Scholarship dinner to celebrate Dobie, Texas independence
Feb 09, 2011 | 942 views | 0 0 comments | 6 6 recommendations | email to a friend | print
Don Graham, professor, author and Texas Monthly contributor, will speak on “J. Frank Dobie:  Folklorist, Chronicler, Writer” March 2 at the Bee County Chapter of the Texas Ex-Students Association. The event is open to all interested in Dobie, the regional literary icon, though reservations are needed for the $30 per plate event which benefits Bee and Live Oak County scholarships for UT.
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Fans of Texas literature and folklore should make plans to celebrate the iconic author J. Frank Dobie on Wednesday, March 2, in Beeville.

The Bee County Chapter of the University of Texas Ex-Students Association invite literary lovers to come celebrate Texas Independence Day with Dr. Don Graham, professor, author and Texas Monthly contributor.

Graham, who holds the Dobie Regents Professorship of American and English Literature at the University of Texas at Austin, will speak on “J. Frank Dobie: Folklorist, Chronicler, Writer.”

The annual dinner, program and auction are open to all interested in Dobie and/or the university with proceeds going to scholarships for Bee and Live Oak County graduates going to attend UT.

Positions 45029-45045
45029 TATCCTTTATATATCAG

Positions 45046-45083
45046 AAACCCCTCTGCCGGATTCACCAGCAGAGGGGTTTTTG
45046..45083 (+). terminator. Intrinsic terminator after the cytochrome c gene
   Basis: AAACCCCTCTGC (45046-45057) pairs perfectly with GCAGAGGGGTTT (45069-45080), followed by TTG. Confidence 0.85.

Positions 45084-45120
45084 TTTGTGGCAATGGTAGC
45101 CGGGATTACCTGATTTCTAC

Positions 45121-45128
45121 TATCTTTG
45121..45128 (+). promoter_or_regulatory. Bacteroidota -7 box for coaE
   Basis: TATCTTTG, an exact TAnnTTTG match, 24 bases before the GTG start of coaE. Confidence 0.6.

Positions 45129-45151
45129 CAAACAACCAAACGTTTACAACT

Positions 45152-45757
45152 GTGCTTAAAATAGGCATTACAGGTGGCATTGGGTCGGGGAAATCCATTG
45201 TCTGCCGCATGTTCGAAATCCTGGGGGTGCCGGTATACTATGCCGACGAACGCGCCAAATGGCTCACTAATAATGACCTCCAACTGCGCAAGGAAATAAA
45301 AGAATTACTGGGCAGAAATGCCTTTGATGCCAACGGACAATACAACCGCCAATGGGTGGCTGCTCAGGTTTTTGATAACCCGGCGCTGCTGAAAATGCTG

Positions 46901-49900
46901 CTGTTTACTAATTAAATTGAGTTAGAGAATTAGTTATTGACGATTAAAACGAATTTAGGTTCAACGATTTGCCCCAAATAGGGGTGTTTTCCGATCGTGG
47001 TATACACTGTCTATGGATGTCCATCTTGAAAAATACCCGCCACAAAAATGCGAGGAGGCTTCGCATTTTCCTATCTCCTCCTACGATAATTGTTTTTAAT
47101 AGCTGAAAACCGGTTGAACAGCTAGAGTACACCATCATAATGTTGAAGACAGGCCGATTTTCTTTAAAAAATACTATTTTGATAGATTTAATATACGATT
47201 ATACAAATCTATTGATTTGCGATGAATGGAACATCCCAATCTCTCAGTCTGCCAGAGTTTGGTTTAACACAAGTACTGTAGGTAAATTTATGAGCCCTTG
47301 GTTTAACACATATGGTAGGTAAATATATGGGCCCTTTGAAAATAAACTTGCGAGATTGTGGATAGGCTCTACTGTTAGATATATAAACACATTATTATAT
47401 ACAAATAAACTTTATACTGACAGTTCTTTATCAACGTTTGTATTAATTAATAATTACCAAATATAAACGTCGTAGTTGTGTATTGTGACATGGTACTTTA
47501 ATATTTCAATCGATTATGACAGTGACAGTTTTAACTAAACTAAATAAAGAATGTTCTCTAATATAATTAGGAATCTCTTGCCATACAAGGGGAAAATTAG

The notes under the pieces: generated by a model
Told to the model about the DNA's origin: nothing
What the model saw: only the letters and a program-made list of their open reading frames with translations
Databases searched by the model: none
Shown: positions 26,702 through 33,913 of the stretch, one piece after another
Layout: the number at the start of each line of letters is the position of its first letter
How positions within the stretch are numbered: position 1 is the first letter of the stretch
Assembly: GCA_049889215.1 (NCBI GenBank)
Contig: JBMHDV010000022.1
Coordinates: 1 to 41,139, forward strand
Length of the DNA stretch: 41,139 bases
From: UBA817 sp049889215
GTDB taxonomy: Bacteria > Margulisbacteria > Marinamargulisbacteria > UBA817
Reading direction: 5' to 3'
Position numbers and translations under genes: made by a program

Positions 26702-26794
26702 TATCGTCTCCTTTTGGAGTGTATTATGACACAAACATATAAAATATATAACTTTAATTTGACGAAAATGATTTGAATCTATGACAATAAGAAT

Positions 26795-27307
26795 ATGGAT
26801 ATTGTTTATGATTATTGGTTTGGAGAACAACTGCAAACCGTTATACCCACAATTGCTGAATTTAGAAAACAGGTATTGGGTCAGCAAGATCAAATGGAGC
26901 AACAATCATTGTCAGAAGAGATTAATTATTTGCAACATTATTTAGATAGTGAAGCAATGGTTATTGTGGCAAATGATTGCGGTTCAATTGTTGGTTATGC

Dobie, who was born on a ranch in Live Oak County in 1888, is known for his books on rural Texas life and folklore. He is credited with helping save the Longhorn breed of cattle during his lifetime. His name and influence can still be found throughout the region and state.

Graham regularly teaches the UT course made famous by Dobie, Life and Literature of the Southwest, and a course that Graham himself invented, Australian Literature and Film.

Graham’s publications include scores of articles and essays dealing with Texas culture. Among his works on Texas are “Cowboys and Cadillacs: How Hollywood Looks at Texas” (1983) and “Texas: A Literary Portrait” (1985)

His most recent book is “State Fare: An Irreverent Guide to Texas Movies,” published in 2008. His new book, “State of Minds: Texas Culture and Its Discontents,” has just been published by the University of Texas Press.

Graham is also a Writer-at-Large for Texas Monthly.

The celebration will begin with a cocktail period at 6 p.m. followed by dinner and the program at 7 p.m. at the Beeville Country Club. An auction will follow.

The benefit dinner is $30 per plate, the attire is Texas casual and reservations are required by Feb. 25 at (361) 542-1961 or by email to
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